Legalizing medical marijuana does not increase use among adolescents

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Legalizing medical marijuana does not increase use among adolescentsA nationwide study analysing 24 years of data (1991 to 2014) from over one million American adolescents in the 48 contiguous states has found no evidence that legalising the use of marijuana for medical purposes leads to increased use among teenagers.

The study, published in The Lancet Psychiatry journal showed no significant difference in adolescent marijuana use in 21 states with medical marijuana laws before or after implementation of these laws.

Since 1996, 23 US states and the District of Columbia have passed laws allowing the medical use of marijuana. State legalisation of medical marijuana has raised concerns about increased accessibility and acceptability of marijuana to teenagers.

In this study, Dr Deborah Hasin, Professor of Epidemiology at Columbia University Medical Center, New York, USA and colleagues examined the relationship between the legalisation of medical marijuana and adolescent marijuana use by analysing national ‘Monitoring the Future’ survey data* from over one million students in the 8th, 10th, and 12th grades (aged 13-18) between 1991 and 2014 — a period when 21 contiguous states passed laws allowing marijuana use for medical purposes.

The findings showed that although marijuana use in the previous 30 days was more prevalent in states that enacted medical marijuana laws than those that did not, rates of adolescent marijuana use did not increase after these laws were introduced. These findings persisted even after taking into account individual, school, and state-level factors that can affect marijuana use (such as age, ethnicity, public versus private school, proportion of each state’s population who were male or white).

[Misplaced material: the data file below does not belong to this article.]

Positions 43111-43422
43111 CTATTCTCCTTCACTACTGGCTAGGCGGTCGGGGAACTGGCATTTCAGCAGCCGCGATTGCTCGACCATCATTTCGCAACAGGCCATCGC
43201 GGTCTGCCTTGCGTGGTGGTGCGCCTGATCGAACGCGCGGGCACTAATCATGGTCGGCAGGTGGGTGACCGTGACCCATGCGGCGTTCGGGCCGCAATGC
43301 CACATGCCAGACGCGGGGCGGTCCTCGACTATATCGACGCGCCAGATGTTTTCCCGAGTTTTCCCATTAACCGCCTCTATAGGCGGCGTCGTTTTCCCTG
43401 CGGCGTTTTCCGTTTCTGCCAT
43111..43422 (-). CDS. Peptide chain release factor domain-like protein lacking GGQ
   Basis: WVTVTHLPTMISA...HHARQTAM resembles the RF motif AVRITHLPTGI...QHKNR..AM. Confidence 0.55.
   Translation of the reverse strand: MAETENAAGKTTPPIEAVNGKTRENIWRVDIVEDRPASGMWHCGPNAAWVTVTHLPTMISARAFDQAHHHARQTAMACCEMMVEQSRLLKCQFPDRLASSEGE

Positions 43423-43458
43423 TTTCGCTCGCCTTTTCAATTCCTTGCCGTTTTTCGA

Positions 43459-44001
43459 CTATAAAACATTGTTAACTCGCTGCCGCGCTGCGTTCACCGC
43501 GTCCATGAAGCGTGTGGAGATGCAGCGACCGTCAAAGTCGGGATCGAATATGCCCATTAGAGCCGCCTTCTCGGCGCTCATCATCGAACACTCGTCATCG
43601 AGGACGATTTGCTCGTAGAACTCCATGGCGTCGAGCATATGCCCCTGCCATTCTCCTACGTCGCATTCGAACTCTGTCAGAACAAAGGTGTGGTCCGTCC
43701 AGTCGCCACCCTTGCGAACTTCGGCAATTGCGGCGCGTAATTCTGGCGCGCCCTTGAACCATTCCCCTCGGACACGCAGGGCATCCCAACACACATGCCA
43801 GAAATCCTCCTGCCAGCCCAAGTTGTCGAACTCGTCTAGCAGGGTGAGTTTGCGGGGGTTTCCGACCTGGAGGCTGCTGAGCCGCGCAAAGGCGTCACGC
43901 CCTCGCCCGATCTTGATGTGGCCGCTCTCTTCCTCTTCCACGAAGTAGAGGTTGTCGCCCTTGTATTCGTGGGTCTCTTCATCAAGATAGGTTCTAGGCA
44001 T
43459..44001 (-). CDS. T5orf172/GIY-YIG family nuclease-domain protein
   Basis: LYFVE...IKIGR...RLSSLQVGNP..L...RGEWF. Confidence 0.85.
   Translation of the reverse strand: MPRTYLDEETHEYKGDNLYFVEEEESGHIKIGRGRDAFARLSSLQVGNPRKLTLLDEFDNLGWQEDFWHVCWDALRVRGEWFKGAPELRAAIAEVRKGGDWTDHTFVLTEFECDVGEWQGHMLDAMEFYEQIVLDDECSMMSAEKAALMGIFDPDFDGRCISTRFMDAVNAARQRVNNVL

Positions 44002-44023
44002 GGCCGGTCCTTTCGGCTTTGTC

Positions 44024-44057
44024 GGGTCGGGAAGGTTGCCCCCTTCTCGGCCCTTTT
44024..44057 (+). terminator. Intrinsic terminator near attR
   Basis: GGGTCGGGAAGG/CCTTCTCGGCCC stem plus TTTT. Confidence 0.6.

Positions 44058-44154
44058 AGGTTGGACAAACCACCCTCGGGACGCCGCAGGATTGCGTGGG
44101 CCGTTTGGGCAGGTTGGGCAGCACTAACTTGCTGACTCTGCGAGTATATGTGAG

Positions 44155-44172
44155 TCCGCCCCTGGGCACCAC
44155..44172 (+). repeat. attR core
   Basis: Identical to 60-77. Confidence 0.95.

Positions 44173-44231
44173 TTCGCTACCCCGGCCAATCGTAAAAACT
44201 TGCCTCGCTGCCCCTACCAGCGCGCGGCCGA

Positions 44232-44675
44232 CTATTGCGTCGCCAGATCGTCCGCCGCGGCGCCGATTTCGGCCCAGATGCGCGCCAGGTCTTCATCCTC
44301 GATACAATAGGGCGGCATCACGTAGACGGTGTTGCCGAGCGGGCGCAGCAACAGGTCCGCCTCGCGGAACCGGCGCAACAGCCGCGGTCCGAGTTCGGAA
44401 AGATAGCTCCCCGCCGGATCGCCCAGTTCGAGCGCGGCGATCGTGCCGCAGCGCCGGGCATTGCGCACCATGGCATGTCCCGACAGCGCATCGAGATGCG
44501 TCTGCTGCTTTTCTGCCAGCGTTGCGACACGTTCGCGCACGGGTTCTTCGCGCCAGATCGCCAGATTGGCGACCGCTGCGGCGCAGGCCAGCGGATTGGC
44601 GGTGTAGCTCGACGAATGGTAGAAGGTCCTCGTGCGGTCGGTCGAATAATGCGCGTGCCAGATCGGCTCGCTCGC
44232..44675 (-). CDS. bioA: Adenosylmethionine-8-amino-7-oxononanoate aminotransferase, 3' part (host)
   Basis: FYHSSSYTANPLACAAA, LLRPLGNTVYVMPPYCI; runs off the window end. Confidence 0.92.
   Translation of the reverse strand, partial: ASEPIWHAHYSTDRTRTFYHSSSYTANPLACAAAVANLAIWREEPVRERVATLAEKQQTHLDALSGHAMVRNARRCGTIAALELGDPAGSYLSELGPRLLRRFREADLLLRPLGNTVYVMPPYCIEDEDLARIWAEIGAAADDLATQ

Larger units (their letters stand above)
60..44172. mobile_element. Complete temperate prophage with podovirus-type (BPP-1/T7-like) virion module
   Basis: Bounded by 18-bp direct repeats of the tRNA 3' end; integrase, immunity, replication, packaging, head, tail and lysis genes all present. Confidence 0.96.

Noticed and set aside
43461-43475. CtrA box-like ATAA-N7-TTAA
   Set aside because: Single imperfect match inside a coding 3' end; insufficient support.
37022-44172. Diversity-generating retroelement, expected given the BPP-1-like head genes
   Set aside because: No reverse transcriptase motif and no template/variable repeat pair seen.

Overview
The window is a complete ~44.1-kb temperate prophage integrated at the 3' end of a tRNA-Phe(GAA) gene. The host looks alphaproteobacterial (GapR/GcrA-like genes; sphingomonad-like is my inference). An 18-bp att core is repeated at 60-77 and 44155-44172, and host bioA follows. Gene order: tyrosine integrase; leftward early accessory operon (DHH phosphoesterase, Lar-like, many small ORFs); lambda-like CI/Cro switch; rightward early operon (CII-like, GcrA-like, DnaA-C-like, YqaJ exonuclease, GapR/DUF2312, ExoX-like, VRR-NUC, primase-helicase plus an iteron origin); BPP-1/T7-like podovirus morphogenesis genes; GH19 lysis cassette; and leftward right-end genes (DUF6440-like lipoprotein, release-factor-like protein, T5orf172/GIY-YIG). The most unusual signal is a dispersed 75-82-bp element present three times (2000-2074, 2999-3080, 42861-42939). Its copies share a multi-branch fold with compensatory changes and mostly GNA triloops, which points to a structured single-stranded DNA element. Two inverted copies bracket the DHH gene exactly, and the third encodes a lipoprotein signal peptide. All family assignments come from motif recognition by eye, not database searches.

According to Dr Hasin, “Our findings provide the strongest evidence to date that marijuana use by teenagers does not increase after a state legalises medical marijuana. Rather, up to now, in the states that passed medical marijuana laws, adolescent marijuana use was already higher than in other states. Because early adolescent use of marijuana can lead to many long-term harmful outcomes, identifying the factors that actually play a role in adolescent use should be a high research priority.”[2]

Writing in a linked Comment, Dr Kevin Hill from the Division of Alcohol and Drug Abuse, McLean Hospital, Belmont, MA, USA says, “The growing body of research that includes this study suggests that medical marijuana laws do not increase adolescent use, and future decisions that states make about whether or not to enact medical marijuana laws should be at least partly guided by this evidence. The framework of using a scientific method to challenge what might be ideological beliefs must remain an important driver of future research on marijuana policy.”

The research is being presented at the College on Problems of Drug Dependence annual meeting in Phoenix, Arizona, USA.

This study was funded by the US National Institute on Drug Abuse, Columbia University Mailman School of Public Health, and the New York State Psychiatric Institute.

*Monitoring the Future is an ongoing study of the behaviours, attitudes, and values of American secondary school students, college students, and young adults. Each year, a total of approximately 50000 8th, 10th, and 12th grade students are surveyed (12th graders since 1975, and 8th and 10th graders since


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